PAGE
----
Think you have good health, eat right, get enough exercise? If you aren’t getting enough micronutrients in your diet, you might be surprised at what you are missing and how this can affect your health. According to the U.S. Department of Agriculture nine out of every ten Americans have a potassium deficiency, eight out of every ten have a deficiency of vitamin E, and half of all Americans have deficiencies of vitamin A, vitamin C and magnesium (http://www.caltonnutrition.com/micronutrient-deficiency-pandemic/). The CDC (Center for Disease Control and Prevention) cites vitamin D deficiency in half the population with the elderly being in the forefront by being 70% deficient in vitamin D. That’s a lot of people not getting the amount of micronutrients from diet that they need to have good health.
What Are Micronutrients?
Nutrients fall into two categories: micronutrients and macronutrients. Micronutrients include vitamins, minerals, phytochemicals, bioflavonoids and antioxidants and our bodies need them to operate properly. There are no calories associated with micronutrients like there are with macronutrients (fats, carbohydrates and proteins). Many Americans eat a diet that is too high in macronutrients and with not enough micronutrients which leads to a takeover of free radicals that damage the body cells. This can lead to a variety of health conditions such as cancers, diabetes, and heart disease which we all know are in abundance in our society today. Why is it that we have such an epidemic of these chronic health conditions and diseases today? A big reason is the soil providing our food sources has become so depleted of essential minerals. This depleted soil grows plant based food for humans and for animal food sources. That translates to the fruits, vegetables, grains and meats we eat not containing the micronutrients we need for good health. If the food we eat doesn’t have all the necessary vitamins, minerals, and nutrition we need, where do we turn? Many health and nutrition experts, such as Dr. Oz, the AMA and Harvard School of Public Health, today are recommending adding multivitamin supplements to our diets.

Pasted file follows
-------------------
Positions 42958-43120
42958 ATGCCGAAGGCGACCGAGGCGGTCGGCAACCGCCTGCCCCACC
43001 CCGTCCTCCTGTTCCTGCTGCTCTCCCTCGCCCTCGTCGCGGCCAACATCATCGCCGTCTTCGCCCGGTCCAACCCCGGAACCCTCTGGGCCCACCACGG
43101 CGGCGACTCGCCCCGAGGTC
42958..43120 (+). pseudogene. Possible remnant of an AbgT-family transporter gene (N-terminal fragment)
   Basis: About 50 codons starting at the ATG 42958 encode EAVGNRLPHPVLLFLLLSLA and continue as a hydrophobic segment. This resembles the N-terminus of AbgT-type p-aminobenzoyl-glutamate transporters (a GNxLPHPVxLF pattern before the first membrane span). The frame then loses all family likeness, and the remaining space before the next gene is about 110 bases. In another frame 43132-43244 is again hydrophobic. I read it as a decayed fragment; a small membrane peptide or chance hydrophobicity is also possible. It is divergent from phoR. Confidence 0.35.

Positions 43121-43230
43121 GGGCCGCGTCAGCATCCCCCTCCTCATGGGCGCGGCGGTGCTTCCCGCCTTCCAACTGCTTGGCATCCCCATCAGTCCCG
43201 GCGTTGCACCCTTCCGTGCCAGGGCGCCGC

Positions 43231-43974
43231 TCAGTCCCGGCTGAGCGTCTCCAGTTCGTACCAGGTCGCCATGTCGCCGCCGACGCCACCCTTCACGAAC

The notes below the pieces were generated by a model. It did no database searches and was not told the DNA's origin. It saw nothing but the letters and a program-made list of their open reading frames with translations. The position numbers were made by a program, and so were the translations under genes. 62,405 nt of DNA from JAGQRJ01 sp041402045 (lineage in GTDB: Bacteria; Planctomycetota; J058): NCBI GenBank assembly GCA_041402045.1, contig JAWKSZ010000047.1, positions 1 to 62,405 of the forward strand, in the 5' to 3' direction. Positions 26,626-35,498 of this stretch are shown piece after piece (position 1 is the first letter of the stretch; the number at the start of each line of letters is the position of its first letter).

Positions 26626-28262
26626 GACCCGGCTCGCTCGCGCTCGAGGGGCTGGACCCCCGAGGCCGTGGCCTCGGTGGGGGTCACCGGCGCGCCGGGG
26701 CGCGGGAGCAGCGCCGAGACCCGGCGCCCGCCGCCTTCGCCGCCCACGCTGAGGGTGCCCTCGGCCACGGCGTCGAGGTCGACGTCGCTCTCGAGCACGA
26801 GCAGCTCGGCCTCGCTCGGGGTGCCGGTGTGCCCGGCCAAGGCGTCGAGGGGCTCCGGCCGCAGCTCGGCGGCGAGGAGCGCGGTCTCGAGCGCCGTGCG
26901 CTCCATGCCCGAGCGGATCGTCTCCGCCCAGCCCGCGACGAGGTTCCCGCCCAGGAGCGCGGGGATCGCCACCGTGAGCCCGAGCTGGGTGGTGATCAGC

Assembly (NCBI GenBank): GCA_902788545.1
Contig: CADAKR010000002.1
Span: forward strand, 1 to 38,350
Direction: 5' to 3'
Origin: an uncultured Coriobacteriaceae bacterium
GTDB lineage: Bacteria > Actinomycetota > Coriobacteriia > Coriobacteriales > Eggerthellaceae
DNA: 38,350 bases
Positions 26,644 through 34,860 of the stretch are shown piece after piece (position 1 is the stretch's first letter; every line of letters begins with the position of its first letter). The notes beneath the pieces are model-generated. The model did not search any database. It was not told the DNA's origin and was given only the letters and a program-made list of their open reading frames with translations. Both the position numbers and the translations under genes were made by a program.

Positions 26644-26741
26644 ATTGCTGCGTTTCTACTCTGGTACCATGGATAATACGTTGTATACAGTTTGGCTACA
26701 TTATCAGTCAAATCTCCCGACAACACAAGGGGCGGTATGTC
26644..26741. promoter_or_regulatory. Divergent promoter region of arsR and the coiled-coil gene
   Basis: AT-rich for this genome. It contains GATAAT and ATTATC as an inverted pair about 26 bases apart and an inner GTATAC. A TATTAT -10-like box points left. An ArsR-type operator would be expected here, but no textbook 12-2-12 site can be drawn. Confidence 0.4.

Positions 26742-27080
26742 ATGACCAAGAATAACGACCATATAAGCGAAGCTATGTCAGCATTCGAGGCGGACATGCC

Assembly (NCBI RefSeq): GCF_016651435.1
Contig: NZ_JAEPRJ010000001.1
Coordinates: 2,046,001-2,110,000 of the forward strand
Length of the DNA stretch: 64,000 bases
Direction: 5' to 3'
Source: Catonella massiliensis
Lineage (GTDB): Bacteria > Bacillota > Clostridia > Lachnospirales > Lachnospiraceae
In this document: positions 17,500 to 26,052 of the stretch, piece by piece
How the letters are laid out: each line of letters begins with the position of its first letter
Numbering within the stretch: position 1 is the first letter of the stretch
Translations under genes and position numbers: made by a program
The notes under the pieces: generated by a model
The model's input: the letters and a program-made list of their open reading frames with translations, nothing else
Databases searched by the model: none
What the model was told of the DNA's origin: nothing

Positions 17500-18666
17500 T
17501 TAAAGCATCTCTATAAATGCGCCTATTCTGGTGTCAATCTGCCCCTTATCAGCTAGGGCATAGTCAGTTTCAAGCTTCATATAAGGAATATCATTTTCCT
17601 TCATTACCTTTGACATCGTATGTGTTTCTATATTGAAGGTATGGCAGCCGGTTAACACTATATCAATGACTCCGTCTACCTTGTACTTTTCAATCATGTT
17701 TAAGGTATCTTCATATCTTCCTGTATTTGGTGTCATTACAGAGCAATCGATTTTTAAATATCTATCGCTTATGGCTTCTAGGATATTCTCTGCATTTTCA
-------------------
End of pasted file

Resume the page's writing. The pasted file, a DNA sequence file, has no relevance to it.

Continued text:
What Micronutrients Do We Need?